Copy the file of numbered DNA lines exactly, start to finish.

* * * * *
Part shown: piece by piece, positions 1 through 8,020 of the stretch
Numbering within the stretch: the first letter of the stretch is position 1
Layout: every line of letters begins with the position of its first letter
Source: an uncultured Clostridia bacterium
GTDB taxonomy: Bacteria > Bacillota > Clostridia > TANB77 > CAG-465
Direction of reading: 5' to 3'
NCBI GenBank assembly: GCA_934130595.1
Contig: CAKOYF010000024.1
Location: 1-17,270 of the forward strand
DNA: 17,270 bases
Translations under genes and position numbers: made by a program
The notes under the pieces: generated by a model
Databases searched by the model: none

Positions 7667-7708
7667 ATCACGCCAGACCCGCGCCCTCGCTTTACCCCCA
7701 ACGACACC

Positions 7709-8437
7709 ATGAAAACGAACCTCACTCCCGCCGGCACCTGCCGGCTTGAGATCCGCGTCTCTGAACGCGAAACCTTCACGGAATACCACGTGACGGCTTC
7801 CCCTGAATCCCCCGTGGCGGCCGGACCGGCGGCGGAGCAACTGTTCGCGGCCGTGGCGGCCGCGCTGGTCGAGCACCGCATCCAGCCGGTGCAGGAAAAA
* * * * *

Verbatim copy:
Part shown: piece by piece, positions 1 through 8,020 of the stretch
Numbering within the stretch: the first letter of the stretch is position 1
Layout: every line of letters begins with the position of its first letter
Source: an uncultured Clostridia bacterium
GTDB taxonomy: Bacteria > Bacillota > Clostridia > TANB77 > CAG-465
Direction of reading: 5' to 3'
NCBI GenBank assembly: GCA_934130595.1
Contig: CAKOYF010000024.1
Location: 1-17,270 of the forward strand
DNA: 17,270 bases
Translations under genes and position numbers: made by a program
The notes under the pieces: generated by a model
Databases searched by the model: none

Positions 7667-7708
7667 ATCACGCCAGACCCGCGCCCTCGCTTTACCCCCA
7701 ACGACACC

Positions 7709-8437
7709 ATGAAAACGAACCTCACTCCCGCCGGCACCTGCCGGCTTGAGATCCGCGTCTCTGAACGCGAAACCTTCACGGAATACCACGTGACGGCTTC
7801 CCCTGAATCCCCCGTGGCGGCCGGACCGGCGGCGGAGCAACTGTTCGCGGCCGTGGCGGCCGCGCTGGTCGAGCACCGCATCCAGCCGGTGCAGGAAAAA